It will be obvious to those skilled in the art that various modifications may be made in my device without departing from the spirit of the invention and that it may be used in other ways or for other reasons and purposes than those herein set forth, and therefore I do not limit myself to what is shown in the drawings and described in the specification but only as indicated in the appended claims.
Having thus fully described my said invention, what I claim as new and desire to secure by Letters Patent is:
1. In a surgical belt a wide body-encircling portion, an upright stay on said portion positioned to bear against the spine of the user, vertically spaced straps attached to the ends of said wide portion, vertically spaced pins on said stay for holding the straps in place at the back of the user, and resilient blocks on the inner faces of said straps for exerting yielding pressure on said stay said blocks having holes to engage said pins.
2. In a surgical belt a wide body-encircling portion, an upright stay on said portion positioned to bear against the spine of the user, vertically spaced straps attached to the ends of said wide portion, vertically spaced pins on said stay for holding the straps in place at the back of the user, and cushioning means between the straps and the stay whereby said stay is pressed resiliently against the spine.
3. In a surgical belt, a wide body-encircling portion, an upright stay on said portion positioned to bear against the spine of the user, vertically spaced straps attached to the ends of said wide portion, vertically spaced pins on said stay for holding the straps in place at the back of the user, and slides on the straps said slides having slots to engage said pins for positioning the straps at the back of the user.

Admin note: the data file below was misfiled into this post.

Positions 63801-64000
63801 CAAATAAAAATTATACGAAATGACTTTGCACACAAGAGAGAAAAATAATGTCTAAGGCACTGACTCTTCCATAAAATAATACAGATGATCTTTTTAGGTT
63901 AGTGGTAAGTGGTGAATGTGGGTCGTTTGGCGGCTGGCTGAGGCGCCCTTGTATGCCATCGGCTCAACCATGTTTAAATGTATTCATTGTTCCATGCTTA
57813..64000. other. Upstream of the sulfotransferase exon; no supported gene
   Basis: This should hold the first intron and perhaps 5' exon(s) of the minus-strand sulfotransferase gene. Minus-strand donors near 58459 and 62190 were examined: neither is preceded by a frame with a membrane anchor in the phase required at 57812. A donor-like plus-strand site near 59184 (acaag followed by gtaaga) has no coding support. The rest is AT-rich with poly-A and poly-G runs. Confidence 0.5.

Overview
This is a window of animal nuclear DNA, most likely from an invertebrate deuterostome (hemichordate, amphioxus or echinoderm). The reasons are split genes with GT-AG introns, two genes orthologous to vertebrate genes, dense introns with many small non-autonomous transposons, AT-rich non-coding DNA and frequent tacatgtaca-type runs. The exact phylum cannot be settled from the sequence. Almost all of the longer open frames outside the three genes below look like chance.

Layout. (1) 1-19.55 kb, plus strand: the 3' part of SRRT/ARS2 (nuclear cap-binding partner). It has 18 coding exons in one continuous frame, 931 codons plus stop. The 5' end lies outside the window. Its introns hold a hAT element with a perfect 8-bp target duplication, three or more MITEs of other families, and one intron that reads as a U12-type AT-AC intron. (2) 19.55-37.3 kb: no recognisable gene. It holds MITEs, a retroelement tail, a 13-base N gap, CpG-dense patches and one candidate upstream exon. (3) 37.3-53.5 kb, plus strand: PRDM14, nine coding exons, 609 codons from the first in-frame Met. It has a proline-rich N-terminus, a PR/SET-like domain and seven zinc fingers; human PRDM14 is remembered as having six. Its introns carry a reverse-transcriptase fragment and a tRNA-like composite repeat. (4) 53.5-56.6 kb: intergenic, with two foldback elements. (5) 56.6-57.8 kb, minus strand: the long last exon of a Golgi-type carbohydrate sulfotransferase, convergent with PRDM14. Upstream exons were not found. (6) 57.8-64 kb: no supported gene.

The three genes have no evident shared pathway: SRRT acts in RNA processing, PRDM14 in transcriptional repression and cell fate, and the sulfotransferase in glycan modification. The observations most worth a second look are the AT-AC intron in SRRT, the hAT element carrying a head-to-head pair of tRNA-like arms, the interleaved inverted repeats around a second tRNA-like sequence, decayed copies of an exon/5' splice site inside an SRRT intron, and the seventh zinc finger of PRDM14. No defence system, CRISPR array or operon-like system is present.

4. In a surgical belt, a wide body-encircling portion, an upright stay on said portion positioned to bear against the spine o'f the user, vertically spaced straps attached to the-ends of said wire portion, vertcally spaced pins on said sta for holding the straps in place at the ack of the user, slides on the straps said sides having slots to engage said ins for positioning the straps at the back o the user, and loops on the belt adjacent said stay for roughly positioning the straps.
5. In a surgical belt, a wide body-encircling portion, an upright stay on said portion positioned to bear against the spine of the user, a pair of vertically spaced straps attached to each end of said wide portion, each strap extending completely around the body, means at the ends of the stra s for connecting them at the front of the b y,
and means on said wide portion for holdin the straps in spaced relation at the bac of the body.
6. In a surgical belt a wide body-encircling portion, an upright stay on said portion positioned to bear against the spine of the user, verticall spaced straps attached to the ends of sai wide portion, each` strap extending completely around the body, means at the ends of the straps for connecting them at the front of the body, and means on said wide portion for holding the straps in spaced relation at the back of the body the wide body-encircling portion having tapering portions for attachment of the respective straps, said portions being shaped for interengagement to provide a zone of substantially uniform width extending completely about the body. In testimony whereof I aiiix my signature.
HENRY LoEB, sn.